How Star Wars inspired Ridley Scott's Alien
If Ridley Scott hadn’t seen Star Wars in 1977, there’s no way we’d be watching a new Alien: Covenant trailer today.
The new Alien: Covenant trailer seems to promise a return to form for the franchise. After the bloated mess that was Prometheus, Ridley Scott looks to be getting back to basics with Covenant - for better or worse, it’s being advertised as a haunted house horror film set in space, just like the 1979 original.
But without Star Wars, Scott would never have directed Alien in the first place.
“[Star Wars was] absolutely seminal for me, that first one that George Lucas directed,” Scott told Deadline in 2015.
“I cancelled the film I was going to do, after I saw Star Wars. I’d finished The Duellists, which upon reflection is a good film that got a prize at Cannes … I enjoyed making The Duellists so much that I decided, with [producer] David Putnam, that I’d do [medieval romance] Tristan and Isolde.
“I was in LA to show The Duellists and David said, ‘There’s a film called Star Wars at the Chinese. I can get two tickets, do you want to go? I think you should go.’
“We went to an afternoon performance at 2:00, I was eight rows from the front with David Putnam. I never saw or felt audience participation like that, in my life. The theater was shaking. When that Death Star came in at the beginning, I thought, ‘I can’t possibly do Tristan and Isolde, I have to find something else’.
“By the time the movie was finished, it was so stunning that it made me miserable. That’s the highest compliment I can give it; I was miserable for a week. I hadn’t met George at that point, but I thought, ‘Fu*k George’.
“Then, somebody sent me this script called Alien. I said, ‘Wow, I’ll do it’. I was the fifth choice. They’d been to people like Robert Altman. How could you offer Robert that movie? He’d be like, ‘This thing comes out of his chest, are you kidding?’ But I knew what to do.
“I read it and said, ‘I’ll do it!’ I’d been in Hollywood 22 hours. They said, ‘Do you want to change anything?’ Nope. ‘Do you…?’ Nope. I love it. I love it. I’m in.”
Scott tells the same story in his foreword for The Making of The Empire Strikes Back, with an added detail about where he first came across the art of Star Wars.
“I was shooting The Duellists at Paramount, in Los Angeles, when I first heard about Star Wars from some of the art department who had worked on it in London. I saw some copies of George’s sketches, which I thought looked really intriguing and original – a mix of retro and future.”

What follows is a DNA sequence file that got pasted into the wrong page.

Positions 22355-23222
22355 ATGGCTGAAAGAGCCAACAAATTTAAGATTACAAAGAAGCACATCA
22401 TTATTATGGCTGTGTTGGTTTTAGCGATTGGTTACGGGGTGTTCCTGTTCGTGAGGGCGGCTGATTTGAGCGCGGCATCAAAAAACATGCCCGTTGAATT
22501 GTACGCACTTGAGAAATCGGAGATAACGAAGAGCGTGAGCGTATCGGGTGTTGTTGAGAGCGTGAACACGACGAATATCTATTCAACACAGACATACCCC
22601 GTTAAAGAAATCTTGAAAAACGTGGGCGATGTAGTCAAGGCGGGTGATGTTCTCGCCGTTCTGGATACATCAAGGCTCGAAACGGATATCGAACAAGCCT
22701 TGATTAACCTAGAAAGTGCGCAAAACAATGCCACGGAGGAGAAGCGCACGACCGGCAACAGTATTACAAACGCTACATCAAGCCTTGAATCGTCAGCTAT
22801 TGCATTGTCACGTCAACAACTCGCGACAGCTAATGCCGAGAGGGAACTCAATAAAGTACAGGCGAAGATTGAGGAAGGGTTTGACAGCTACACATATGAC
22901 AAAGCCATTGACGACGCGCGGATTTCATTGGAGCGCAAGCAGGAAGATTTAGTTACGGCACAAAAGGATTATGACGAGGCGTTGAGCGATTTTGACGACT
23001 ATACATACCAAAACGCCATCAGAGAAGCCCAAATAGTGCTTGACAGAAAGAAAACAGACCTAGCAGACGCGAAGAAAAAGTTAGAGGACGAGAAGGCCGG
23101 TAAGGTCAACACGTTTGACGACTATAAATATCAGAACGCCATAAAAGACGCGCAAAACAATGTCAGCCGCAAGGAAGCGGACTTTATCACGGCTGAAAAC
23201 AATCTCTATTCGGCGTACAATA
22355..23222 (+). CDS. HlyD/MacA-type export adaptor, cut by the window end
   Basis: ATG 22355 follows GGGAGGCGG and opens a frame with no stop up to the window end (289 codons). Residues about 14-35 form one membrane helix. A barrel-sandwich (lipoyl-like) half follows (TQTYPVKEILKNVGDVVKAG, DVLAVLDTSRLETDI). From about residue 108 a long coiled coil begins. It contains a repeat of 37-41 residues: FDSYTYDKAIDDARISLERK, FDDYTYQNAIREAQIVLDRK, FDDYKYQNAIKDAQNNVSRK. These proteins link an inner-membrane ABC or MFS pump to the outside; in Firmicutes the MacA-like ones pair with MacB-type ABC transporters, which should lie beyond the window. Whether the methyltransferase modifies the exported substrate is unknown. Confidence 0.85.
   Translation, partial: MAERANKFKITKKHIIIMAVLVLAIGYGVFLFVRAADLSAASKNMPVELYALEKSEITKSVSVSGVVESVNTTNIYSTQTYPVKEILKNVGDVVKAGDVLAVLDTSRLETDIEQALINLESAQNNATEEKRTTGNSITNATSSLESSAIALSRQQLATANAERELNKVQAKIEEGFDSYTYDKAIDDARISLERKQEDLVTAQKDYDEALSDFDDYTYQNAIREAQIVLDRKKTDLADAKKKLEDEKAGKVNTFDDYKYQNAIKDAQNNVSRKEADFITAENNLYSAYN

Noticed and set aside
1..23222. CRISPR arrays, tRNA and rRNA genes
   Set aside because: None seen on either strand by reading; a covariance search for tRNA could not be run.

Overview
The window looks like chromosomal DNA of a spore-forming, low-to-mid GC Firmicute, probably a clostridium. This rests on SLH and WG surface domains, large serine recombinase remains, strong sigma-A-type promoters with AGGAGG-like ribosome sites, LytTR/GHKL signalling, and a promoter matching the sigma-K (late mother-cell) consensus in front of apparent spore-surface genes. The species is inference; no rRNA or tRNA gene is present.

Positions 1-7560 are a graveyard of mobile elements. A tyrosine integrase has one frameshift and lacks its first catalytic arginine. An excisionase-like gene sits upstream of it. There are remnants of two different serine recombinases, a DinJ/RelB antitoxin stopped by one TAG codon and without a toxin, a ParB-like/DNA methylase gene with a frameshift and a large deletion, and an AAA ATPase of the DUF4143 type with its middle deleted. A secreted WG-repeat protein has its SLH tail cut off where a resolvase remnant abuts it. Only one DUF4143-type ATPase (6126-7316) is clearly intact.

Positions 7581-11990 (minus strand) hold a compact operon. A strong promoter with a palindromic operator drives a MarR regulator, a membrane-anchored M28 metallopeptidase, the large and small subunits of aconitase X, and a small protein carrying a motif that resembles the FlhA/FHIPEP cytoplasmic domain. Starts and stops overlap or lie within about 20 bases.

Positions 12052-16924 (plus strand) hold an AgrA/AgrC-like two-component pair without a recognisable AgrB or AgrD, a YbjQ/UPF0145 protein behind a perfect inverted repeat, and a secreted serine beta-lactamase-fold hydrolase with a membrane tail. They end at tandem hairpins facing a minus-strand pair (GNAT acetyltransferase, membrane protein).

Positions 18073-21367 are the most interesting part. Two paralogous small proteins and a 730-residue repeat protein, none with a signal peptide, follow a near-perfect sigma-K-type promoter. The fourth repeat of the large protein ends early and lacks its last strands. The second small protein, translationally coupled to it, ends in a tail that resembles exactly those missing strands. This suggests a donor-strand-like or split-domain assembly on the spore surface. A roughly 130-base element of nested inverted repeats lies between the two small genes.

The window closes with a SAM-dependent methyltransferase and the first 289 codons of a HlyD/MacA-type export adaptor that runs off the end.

While Scott admired and envied Lucas from afar, Alien screenwriter Dan O’Bannon had a more familiar relationship with the Star Wars director.
Like Lucas, O’Bannon was a prominent graduate of the University of Southern California’s film program, and like Lucas, he had been able to turn a student film into a feature (1974’s Dark Star, directed by John Carpenter).
O’Bannon was, at one point, set to supervise special effects for Alejandro Jodorowsky’s adaptation of Frank Herbert’s Dune, a production that could have beaten Star Wars to the punch if it hadn’t collapsed before it got in front of cameras in 1975.
As documented in Frank Pavich’s 2013 documentary, Jodorowsky’s Dune, O’Bannon’s time on the Dune set wasn’t completely wasted, because it was where he met artist HR Giger, whose work would inspire Alien.
It was while O’Bannon was writing the screenplay for that film that Lucas, impressed by the displays in Dark Star, approached him to work as a computer animator on Star Wars, focusing particularly on generating tactical displays.
When O’Bannon did complete the Alien script, it was the success of Star Wars that encouraged 20th Century Fox to take a chance on the film.
“They wanted to follow through on Star Wars, and they wanted to follow through fast,” O’Bannon said in Charles de Lauzirika’s 2003 documentary, The Beast Within: Making Alien, “and the only spaceship script they had sitting on their desk was Alien.”
O’Bannon wasn’t the only person who worked on Star Wars who would also work on Alien. Roger Christian, who won an Academy Award for Best Art Direction for his work on Star Wars, received his second Oscar nomination for his work as the production designer of Alien. Both films share an innovative ‘used future’ aesthetic that can partly be attributed to Christian’s efforts.
There was also overlap between Alien and The Empire Strikes Back in the form of Brian Johnson, who served as visual effects supervisor on both films (and won Academy Awards for his work on both films). Johnson had previously worked on 2001: A Space Odyssey and Space: 1999.
“Brian was certainly a tremendous help in that he’d come from the sci-fi world,” Scott wrote in his foreword for The Making of The Empire Strikes Back. “We didn’t have the technology and know-how that George and his team at ILM had, but Star Wars certainly raised my target expectation, even with our jerry-built methods of technology.”
The influence of Star Wars on Alien came full circle last year, when Gareth Edwards told Fandango that a planet in Rogue One (Eadu) was inspired by the look of a planet in Alien (LV-426).
And here’s Eadu.
Now, Ridley Scott has returned to the franchise that helped make him a legend – and, yet again, Star Wars played a role in his decision.
“Star Wars [The Force Awakens] will be a juggernaut,” Scott told The Hollywood Reporter in 2015.
“Why do you think I’m doing sequels?”